As I read one of the classic children’s books, The Little House by Virginia Lee Burton, it turned out to be an unexpected history lesson. This wonderful book begins with a charming little house on a hill, living through days and nights and the seasons. She loves the countryside and the changes. The early illustrations capture all the images of the seasons. At this point in the book children are hooked, because they love the little house. As I turned the pages they knew summer followed spring, then autumn then winter. Each page was predictable.
The next page was the game changer. A road is being built by the little house, yet the children couldn’t see what was happening on that page. How could they not see?
I went back and forth between the previous page and this page, asking plenty of questions. Were they so focused on the house that they couldn’t see ‘the big picture’? Once the children saw what was happening, the story changed; there was much more than just the little house. We talked about steam shovels and trucks, and the smoke from the steam roller. From this point forward, every page in this book shows a significant change, and we jumped in with both feet. The tenement houses were built, and that was the trigger for history. We talked about the buildings; they were different. Then a child commented on the cars passing by. Yes, they were different, too.
The cars started most of the conversation. I told children that my grandmother drove those cars and my mother was a little girl riding in those cars. Generations are a concrete way to teach history to young children. It’s their closest element to an abstract concept. Children identify history through their parents and grandparents, and a few lucky ones may have a great grandparent. It starts with something close to home, like a car, and that can be the catalyst to talking about history. That’s exactly what we did. The next page, and the next, and so on were steps in history. Trains and subway cars were a natural curiosity, since children were captivated by cars. Then came the twenty-five and thirty-five foot buildings. We talked about Boston and about Groton, and who has the tall buildings. We even imagined how high twenty-five stories would be.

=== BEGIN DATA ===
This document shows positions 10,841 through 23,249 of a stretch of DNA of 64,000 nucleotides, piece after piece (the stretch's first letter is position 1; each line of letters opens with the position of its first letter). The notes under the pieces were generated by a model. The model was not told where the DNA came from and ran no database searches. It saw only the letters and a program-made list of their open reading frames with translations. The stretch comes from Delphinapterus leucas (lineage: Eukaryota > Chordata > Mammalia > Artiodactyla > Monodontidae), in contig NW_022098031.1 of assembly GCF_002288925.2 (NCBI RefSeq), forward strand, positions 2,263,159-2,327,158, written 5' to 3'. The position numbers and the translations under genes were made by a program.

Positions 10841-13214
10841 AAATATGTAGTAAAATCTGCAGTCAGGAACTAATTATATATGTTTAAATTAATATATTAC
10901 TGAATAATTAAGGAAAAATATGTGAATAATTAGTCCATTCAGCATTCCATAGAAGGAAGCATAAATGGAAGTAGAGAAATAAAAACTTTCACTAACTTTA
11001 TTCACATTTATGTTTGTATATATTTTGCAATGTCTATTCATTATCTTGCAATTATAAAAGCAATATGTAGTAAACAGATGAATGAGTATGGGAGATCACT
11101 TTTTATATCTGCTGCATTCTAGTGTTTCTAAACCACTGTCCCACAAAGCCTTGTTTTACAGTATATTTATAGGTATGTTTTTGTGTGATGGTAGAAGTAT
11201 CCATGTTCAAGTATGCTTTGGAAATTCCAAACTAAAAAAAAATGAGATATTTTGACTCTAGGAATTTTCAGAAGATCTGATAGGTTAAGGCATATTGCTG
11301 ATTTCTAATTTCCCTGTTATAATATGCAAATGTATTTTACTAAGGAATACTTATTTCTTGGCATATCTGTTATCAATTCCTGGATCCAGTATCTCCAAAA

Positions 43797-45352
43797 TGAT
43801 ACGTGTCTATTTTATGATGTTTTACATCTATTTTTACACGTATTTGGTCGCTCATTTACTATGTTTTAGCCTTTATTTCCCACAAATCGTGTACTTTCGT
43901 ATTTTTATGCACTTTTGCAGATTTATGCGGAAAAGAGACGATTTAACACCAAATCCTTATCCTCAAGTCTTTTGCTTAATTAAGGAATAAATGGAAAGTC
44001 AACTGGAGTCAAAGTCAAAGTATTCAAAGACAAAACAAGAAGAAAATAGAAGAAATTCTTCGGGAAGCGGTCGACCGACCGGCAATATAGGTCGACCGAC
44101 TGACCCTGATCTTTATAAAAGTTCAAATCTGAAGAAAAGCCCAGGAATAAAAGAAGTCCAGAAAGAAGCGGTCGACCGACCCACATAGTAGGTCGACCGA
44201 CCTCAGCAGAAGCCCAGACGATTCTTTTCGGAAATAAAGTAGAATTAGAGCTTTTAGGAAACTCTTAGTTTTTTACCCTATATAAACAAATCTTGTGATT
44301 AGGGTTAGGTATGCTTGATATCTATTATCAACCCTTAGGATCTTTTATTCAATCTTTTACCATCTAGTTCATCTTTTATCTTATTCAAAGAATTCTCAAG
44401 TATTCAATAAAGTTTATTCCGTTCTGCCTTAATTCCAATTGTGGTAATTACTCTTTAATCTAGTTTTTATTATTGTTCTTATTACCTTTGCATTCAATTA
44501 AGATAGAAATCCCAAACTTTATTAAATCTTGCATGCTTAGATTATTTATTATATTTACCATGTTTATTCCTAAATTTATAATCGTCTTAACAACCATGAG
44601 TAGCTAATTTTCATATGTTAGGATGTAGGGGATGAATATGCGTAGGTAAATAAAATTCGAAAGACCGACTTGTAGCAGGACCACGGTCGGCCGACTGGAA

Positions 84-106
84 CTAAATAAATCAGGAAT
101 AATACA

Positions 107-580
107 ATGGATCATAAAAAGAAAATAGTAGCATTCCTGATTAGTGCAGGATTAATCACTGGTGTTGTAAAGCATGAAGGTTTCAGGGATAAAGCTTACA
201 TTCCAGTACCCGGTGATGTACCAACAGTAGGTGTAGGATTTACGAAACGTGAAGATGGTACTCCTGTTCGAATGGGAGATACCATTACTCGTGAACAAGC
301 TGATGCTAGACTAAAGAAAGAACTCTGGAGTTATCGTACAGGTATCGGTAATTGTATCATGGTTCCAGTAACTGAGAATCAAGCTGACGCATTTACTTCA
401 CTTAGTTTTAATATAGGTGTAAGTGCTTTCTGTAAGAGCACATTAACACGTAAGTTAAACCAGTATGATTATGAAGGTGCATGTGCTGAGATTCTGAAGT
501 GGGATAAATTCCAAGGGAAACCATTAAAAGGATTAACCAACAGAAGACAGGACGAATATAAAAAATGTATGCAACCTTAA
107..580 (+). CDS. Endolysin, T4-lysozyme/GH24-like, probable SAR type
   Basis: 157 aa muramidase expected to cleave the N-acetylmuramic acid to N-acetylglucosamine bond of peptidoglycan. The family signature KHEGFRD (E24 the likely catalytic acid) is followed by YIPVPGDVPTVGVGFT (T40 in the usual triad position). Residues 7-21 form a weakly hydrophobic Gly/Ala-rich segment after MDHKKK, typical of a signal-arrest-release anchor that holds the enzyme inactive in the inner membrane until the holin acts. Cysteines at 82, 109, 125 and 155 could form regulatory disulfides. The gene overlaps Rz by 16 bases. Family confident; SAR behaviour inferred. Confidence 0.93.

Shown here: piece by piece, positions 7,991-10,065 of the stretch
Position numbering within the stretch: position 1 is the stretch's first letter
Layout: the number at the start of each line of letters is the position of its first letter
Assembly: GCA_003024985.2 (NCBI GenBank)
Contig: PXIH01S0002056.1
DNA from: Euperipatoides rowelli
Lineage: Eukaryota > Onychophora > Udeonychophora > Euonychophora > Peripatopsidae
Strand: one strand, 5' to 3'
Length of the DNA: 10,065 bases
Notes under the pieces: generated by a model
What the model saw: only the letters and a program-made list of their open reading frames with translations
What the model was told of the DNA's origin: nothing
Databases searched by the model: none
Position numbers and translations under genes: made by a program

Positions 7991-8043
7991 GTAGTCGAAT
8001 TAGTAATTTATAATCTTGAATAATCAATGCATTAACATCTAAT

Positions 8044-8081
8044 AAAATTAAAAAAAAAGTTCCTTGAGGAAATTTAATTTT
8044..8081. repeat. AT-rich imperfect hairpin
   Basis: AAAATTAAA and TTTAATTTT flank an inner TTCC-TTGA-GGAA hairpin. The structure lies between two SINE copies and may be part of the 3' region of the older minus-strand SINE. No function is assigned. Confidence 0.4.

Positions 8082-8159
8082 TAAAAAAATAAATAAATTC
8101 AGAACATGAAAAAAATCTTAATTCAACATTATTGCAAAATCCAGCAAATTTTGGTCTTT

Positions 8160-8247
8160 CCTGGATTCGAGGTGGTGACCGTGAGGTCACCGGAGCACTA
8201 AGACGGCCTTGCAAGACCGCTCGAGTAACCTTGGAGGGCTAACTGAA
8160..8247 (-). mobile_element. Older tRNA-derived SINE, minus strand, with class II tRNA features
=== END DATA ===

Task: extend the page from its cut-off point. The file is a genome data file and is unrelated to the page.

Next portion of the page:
Of course we never forgot about the little house, especially when she was moved from the city back to the country. This was perhaps the most exciting page; it sparked great conversation. Children asked how they did that, moving the house, and also asked how deep the hole was, and if the house was okay. This is the pinnacle in education. This page is all about math, science, engineering, kindness, history, and language. I think that’s why children like this page. There is so much to talk about and so much to learn.
The rest of the book is wonderfully predictable, as it should be. After all the lessons and learnings and dialogue that transpired while reading this book, the little house comes to rest at a new place in the country, much like where the story began.
When I was in first grade, this was the one book I remember my teacher reading aloud. Frankly, that is my strongest memory of first grade. Now that I am the teacher, I have a greater understanding of how a picture book can teach history and beyond. That’s what I do.